|Review: Crystal Ball - Dawnbreaker|
Label: Massacre Records
Year released: 2013
Genre: Power Metal
Review online: April 22, 2014
Reviewed by: MetalMike
Rated 2.5/5 (50%) (2 Votes)
I had never heard Switzerland's Crystal Ball before receiving the promo for their seventh album, Dawnbreaker. I figured being European, having a name like "Crystal Ball" and opening said album with a guitar-driven cover of Strauss' "Thus Spoke Zarathustra" (you know it as the majestic music from the movie 2001: A Space Odyssey) that I was in for some Heavenly/Celesty/Kaledon-style super-fast, happy Power Metal. Little did I expect that what I would hear instead was heavily 80s-tinged gritty, melodic Heavy Metal/Hard Rock. Can't judge a book by its cover, I guess.
On the up side, the guitar work is excellent. The riffs are straight from the harder side of the late 80s with little of the sissified strumming of the hair metal movement. The guitar sound is bright, crunchy and in your face, just the way they should be. The solos aren't particularly noteworthy but I was strumming the air guitar anyway. The vocals are another significant source for your daily allowance of grit. They are right out of the Chris Boltendahl/Patrick Suhl school of how to destroy your vocal chords and suit the music well. Songs like "Break of Dawn," "Touch the Sky" and "Bond of Love" are simple but effective. On the down side, some of the lyrics are pretty suspect. I'm not usually one who spends a lot of time deciphering lyrics but some of the lines on Dawnbreaker are so clumsy and heavy-handed it is almost painful. Take the chorus on "The Brothers Were Wright" (see what they did there?), for example; "The world was wrong/The brothers were Wright/And it caused a big sensation." Really? I hadn't noticed. Come on, man's first powered flight changed the world and all Crystal Ball could come up with to describe it was the word "sensation"??? I'm assuming English isn't the first language for the guys in the band, but that just isn't going to cut it. There are a couple of ballads, "Eternal Flame" and "Stranded," that sound like they might have been lifted from Poison and are hard not to skip.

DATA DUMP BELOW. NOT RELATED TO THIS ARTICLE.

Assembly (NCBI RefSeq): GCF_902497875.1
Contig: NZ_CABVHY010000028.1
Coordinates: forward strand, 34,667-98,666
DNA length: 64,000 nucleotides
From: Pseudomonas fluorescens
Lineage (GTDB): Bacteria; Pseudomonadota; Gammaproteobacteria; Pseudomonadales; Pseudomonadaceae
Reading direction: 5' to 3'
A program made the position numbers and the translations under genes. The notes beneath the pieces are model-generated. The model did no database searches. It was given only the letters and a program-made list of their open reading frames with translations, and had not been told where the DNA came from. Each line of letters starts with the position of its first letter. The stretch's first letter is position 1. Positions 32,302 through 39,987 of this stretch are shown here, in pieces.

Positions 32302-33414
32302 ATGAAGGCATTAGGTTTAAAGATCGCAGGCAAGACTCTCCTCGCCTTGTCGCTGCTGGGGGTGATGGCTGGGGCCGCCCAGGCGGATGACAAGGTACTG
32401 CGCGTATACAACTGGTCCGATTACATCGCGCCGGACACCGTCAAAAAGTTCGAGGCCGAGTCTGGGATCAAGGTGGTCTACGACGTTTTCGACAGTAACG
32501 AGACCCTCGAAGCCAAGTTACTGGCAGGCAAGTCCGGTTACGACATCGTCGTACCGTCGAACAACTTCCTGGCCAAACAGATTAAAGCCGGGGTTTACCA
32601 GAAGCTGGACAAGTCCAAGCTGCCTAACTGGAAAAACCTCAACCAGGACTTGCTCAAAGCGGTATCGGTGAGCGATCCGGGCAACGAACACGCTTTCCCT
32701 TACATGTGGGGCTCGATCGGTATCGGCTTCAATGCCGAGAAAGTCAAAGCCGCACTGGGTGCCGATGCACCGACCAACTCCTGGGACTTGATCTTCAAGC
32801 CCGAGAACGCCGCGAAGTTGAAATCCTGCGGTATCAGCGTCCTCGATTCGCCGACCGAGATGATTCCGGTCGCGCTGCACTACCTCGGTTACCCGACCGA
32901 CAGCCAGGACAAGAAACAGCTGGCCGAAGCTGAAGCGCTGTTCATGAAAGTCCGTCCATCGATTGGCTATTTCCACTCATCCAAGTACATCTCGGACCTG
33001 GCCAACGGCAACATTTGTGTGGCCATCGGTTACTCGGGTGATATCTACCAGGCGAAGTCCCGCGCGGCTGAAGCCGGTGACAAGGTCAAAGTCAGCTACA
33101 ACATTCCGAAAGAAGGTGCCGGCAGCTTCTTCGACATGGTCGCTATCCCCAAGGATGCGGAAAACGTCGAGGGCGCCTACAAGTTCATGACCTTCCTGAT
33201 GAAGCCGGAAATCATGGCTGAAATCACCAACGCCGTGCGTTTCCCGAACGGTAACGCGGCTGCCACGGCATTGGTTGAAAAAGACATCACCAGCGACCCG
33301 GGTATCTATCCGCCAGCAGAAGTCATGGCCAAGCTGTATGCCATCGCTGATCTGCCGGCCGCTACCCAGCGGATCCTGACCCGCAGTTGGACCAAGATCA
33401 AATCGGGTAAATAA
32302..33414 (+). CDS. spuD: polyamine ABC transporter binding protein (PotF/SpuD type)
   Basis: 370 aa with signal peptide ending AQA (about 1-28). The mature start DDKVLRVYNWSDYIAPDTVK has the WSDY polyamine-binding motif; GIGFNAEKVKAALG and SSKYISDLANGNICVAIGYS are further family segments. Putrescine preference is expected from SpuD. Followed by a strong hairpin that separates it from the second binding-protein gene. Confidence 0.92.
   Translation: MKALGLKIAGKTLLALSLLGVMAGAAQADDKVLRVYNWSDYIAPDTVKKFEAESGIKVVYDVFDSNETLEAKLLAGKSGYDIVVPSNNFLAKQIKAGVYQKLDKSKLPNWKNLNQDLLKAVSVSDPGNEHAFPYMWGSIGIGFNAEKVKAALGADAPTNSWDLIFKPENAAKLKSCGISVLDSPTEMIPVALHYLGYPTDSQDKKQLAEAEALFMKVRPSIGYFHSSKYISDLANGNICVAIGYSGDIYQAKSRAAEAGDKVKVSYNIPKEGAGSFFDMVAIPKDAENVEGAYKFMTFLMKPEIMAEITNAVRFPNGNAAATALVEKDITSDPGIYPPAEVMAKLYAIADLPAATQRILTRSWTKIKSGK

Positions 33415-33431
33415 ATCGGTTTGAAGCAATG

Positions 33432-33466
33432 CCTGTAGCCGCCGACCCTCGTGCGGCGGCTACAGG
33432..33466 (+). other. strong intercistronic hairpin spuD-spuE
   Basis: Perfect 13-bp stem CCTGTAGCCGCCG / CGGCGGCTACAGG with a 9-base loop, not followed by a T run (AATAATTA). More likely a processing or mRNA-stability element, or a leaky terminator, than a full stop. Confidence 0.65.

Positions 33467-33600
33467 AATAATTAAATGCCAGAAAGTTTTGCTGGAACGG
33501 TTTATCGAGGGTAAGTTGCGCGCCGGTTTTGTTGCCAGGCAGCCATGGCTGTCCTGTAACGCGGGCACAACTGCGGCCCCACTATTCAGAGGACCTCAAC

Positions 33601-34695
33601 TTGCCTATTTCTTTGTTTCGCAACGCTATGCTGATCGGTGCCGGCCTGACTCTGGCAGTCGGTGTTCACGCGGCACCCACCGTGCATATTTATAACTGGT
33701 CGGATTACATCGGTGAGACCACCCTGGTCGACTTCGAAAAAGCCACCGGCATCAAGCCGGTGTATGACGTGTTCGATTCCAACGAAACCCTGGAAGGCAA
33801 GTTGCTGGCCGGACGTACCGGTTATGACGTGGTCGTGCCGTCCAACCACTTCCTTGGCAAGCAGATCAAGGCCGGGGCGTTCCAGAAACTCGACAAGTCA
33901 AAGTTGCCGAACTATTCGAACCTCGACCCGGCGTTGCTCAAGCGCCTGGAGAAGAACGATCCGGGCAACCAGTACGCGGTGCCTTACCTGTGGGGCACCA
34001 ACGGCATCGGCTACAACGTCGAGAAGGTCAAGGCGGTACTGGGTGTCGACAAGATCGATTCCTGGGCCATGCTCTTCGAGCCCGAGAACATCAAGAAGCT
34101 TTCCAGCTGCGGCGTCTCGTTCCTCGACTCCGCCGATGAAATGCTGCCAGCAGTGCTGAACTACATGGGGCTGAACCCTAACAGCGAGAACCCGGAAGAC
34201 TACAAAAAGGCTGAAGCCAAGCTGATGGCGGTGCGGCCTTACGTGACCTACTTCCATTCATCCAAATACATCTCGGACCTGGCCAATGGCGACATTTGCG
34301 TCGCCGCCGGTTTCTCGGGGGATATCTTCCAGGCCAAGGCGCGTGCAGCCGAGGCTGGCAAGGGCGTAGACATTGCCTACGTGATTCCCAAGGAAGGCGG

Overall, Dawnbreaker isn't breaking new ground and is, in fact, plowing some well-turned fields that have been in use since the 80s. Sometimes, they do it quite well and foot-tapping ensues. Other times, not so much. At 13 songs ("Touch the Sky" and "Bond of Love" bonus tracks included) and 50 minutes, I would say Crystal Ball could have cut 3-4 of the weaker songs and had a much more enjoyable album. There's still some quality stuff here for fans of Gun Barrel, early Grave Digger and the like, but they'll be skipping more than a few songs as well.
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